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Malta Fights For EU Free Market Rules In E-gaming

by Ulrika Lomas, Tax-News.com, Brussels

16 June 2010


Malta has disagreed with the conclusions of an EU Competitiveness Council meeting which adopted a definition of illegal gambling as: “gambling in which operators do not comply with the national law of the country where services are offered, provided those national laws are in compliance with EU treaty principles".

European Commissioner Michel Barnier has announced the issue of a Green Paper to consult on internet gambling regulation for the autumn of 2010, which will be the first time member states have been consulted on gambling since 2006, at which time the gaming sector was excluded from the Services Directive.

Malta, which has developed a highly successful electronic gaming industry, has taken note of some recent European Court of Justice rulings that apparently support attempts to restrict Europe-wide regulation in favour of local monopolies, and of national legislation which appears to contravene the principles of the freedom of services, such as that now in force in France, and fears that it may suffer if a new, illiberal regime is voted through based on the Green Paper.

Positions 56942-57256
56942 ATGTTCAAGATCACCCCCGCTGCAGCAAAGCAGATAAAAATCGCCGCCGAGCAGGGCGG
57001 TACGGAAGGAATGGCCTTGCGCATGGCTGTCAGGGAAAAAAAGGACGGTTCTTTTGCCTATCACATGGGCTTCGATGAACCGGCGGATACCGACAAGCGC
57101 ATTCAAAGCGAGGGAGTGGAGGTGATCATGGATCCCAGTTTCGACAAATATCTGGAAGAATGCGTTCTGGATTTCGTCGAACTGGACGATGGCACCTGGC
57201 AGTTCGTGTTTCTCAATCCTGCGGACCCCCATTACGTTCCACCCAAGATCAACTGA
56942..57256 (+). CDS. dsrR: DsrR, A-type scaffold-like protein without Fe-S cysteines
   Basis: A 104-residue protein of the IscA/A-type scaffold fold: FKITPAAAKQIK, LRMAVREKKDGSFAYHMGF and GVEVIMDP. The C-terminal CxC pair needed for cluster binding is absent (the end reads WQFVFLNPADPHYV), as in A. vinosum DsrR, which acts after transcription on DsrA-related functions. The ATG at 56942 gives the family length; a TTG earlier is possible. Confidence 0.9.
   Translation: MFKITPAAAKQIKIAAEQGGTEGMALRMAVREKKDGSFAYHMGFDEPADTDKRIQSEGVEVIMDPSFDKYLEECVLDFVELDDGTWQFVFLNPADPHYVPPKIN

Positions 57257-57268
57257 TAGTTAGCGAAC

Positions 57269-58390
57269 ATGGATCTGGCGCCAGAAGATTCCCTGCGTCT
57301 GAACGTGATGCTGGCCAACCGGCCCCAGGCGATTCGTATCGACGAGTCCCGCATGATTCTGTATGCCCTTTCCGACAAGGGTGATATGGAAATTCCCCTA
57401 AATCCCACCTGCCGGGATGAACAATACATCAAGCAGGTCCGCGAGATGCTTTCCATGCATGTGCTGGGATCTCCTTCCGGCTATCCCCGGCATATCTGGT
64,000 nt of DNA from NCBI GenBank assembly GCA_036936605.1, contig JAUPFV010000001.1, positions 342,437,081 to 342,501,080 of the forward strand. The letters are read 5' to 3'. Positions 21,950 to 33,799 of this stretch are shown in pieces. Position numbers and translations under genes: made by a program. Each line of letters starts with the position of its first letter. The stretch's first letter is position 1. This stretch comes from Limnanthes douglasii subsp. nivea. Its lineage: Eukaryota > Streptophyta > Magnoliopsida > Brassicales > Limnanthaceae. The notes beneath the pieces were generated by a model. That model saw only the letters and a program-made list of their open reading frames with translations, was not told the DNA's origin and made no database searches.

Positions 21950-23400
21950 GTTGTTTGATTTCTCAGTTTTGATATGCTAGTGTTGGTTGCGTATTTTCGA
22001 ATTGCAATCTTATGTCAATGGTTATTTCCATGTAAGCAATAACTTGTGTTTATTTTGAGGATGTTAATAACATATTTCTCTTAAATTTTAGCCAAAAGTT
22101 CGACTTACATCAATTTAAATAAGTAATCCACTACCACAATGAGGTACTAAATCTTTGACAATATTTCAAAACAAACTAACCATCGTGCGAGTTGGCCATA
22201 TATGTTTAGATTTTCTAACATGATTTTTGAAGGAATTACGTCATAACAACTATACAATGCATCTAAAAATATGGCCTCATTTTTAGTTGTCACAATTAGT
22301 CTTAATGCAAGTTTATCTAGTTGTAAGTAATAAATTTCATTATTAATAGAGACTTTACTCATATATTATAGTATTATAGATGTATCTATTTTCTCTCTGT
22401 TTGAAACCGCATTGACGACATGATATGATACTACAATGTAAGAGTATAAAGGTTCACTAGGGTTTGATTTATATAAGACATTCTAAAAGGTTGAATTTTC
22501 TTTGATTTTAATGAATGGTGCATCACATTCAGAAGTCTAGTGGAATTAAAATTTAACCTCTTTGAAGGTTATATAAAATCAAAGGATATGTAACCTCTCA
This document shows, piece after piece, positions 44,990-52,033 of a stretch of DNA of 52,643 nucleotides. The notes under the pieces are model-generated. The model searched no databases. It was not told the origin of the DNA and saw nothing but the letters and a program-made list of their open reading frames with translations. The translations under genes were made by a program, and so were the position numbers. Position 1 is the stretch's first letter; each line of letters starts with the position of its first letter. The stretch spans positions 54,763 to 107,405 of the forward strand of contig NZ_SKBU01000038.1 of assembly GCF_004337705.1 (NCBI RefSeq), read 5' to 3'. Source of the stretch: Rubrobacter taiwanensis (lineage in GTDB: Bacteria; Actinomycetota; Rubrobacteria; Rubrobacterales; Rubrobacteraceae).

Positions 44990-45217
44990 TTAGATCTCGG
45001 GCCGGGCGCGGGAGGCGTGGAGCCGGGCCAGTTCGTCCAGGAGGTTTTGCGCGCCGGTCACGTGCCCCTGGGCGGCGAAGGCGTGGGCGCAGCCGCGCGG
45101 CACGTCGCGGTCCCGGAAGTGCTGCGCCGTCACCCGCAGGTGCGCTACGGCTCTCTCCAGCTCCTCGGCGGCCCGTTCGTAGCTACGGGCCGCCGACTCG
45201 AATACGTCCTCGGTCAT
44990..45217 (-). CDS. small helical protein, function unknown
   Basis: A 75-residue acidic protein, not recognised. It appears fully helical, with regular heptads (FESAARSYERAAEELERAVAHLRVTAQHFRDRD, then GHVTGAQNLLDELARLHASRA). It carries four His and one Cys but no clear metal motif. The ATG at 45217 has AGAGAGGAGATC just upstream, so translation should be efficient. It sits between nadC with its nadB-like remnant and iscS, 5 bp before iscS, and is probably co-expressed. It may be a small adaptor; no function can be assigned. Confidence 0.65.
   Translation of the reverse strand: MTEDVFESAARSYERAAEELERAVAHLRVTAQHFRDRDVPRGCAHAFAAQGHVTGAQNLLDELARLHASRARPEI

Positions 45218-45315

Before the decision was made to apply to join the EU in the 1990s, Malta was essentially an offshore jurisdiction, relying on tourism and tertiary services to fuel its economy. Malta joined the EU in 2004, and became the first EU member state to regulate internet gaming in May 2004 with its Remote Gaming Regulations under the Lotteries and Other Games Act 2001. Malta has subsequently attracted more than 250 remote gaming companies and issued over 350 licences. These businesses employ about 5,200 people in Malta, and service around 10% of the world's internet gaming market. They generated tax revenues for the government of EUR26.9m in 2008 and EUR52.5m in 2009.

The Maltese government says that the Competitiveness Council's definition does not properly take into account that Malta has a very advanced regulatory regime in full compliance with EU legislation.

A comprehensive report in our Intelligence Report series examining the new possibilities that offshore e-commerce open up for business, and analysing the offshore jurisdictions that have led the way in offering professional e-commerce regimes for international business, with a particular focus on e-gaming, is available in the Lowtax Library at http://www.lowtaxlibrary.com/asp/subs_reports.asp and a description of the report can be seen at http://www.lowtaxlibrary.com/asp/description_report6.asp
TAGS: compliance | tax | business | European Commission | Malta | gambling tax | commerce | law | offshore | internet | e-commerce | gambling | licensing | legislation | dividends | regulation | European Union (EU) | Europe

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